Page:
Mon – Fri: 7:30 AM – 7 PM
Sat: 8 AM – 5 PM
Sun: Closed

23714 222nd Place SE, Ste L,
Maple Valley, WA 98038


One of my favorite parts of being a veterinarian is that I’m always challenged to learn and improve as a doctor. Nothing is better than going to continuing education to learn about the current diagnostic and therapeutic trends. When I come back from a meeting, I’m always so excited to put what I learned into practice. So this month, I’m going to share some information I learned, and because February is pet dental month, let’s talk about dentistry.

Pet dentistry isn’t new, but it is often overlooked. Over 50% of all pets have dental disease. However, many pets do not receive the care they need. The relationship between healthy teeth and the length and quality of life of our pets cannot be understated. A major cause of pets acting “old” is dental disease. I’ve had so many people tell me that after their pet’s dental disease was managed, that pet acted much younger.

If you’ve ever had a cavity or broken tooth, you know how painful it is. Pets are programmed to hide pain and they learn to live with the pain. It is not okay to “watch” a pet’s broken tooth. Would you ”watch” your own broken tooth? This doesn’t just apply to adult animals if a puppy or kitten breaks a baby tooth; it causes pain and can damage the permanent tooth if left in the mouth after breaking. So even though it isn’t a permanent tooth, it needs to be extracted if it breaks.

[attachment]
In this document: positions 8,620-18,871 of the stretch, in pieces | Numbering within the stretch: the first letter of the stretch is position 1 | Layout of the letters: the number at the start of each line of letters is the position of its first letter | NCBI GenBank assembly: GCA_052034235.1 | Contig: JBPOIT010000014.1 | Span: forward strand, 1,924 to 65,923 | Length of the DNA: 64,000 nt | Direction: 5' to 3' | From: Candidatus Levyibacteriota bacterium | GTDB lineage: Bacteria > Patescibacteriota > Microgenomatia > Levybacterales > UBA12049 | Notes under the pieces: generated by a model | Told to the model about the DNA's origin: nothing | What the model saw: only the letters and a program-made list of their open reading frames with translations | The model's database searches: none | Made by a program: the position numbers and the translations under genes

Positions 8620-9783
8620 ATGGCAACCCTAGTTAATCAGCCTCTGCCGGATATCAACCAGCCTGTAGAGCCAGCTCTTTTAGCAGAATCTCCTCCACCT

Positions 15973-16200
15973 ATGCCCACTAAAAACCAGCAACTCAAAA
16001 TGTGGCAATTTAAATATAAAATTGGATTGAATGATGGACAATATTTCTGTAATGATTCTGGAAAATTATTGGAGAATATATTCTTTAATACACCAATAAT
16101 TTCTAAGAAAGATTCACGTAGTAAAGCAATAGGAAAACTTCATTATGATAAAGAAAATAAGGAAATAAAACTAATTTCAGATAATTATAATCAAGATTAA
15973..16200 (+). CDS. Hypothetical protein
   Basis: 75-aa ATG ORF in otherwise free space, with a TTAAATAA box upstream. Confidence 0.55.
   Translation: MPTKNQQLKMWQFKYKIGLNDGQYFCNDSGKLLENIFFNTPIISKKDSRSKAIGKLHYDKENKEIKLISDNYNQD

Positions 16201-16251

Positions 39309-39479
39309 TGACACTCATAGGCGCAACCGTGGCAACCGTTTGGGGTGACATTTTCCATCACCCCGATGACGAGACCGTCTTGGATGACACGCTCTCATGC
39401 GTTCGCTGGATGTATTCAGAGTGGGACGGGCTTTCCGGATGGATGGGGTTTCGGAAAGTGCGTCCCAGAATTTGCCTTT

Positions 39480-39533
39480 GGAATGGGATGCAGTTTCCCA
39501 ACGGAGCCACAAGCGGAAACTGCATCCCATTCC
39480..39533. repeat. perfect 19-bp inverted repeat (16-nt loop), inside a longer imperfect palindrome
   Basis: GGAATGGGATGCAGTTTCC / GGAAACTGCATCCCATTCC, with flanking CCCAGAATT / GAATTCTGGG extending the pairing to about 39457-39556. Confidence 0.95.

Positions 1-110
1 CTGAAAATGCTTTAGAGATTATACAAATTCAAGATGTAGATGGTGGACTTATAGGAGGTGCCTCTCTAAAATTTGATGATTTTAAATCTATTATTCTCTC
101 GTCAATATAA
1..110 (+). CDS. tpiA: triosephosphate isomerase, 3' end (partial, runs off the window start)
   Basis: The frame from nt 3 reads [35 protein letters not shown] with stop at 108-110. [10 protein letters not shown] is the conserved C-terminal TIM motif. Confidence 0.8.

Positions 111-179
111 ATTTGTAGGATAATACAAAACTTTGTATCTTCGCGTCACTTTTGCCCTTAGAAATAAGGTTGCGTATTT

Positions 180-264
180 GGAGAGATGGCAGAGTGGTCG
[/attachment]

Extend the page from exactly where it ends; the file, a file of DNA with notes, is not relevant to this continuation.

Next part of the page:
Although anesthesia is a major concern for many clients, veterinary dental specialists all agree that it is necessary for thorough evaluation and treatment of dental disease. The American Veterinary Dental College has even gone as far as to make an official statement against “Anesthesia Free Cleaning.” Current anesthetic protocols are much safer than just a few years ago. Choosing anesthetics based on each pet’s health, closely monitoring the pet during and after anesthesia and providing fluid and heat support are important factors to make anesthesia as safe as possible.

Veterinary dental specialists are adamant that the ability to take dental x-rays is absolutely necessary to evaluate the health of pets’ teeth. Up to 30% of pets with routine dental radiographs have abnormalities. A recent study showed that 50% of pets that had extractions done had a piece of root left behind when an x-ray wasn’t taken after extracting the tooth. Remaining tooth roots cause pain and bone infection. We have digital dental radiography and it makes a world of difference in the level of care we can give.

I cannot talk about dentistry without mentioning the economics of dental care for pets. I will admit, dentistry can be very expensive, especially when we are doing “fire engine” dentistry, treating a pet with a serious dental disease requiring extensive dental surgery, oral x-rays and therapeutics. Another topic that was widely discussed at the meeting was offering wellness plans. These plans are a way to offer clients the best level of care for their pets at reduced pricing and offering monthly payments. We have started offering wellness plans and have a plan that includes dentistry, which so far has been very popular.

If you want to learn more about the dental procedure, visit our Facebook page, we have an album that shows the step-by-step process from admission to follow up the appointment.

I learned so much more and future articles are going to be related to other great information I learned, so stay tuned. As usual, if you have any questions, feel free to contact me at, go to our website, or follow us on Facebook.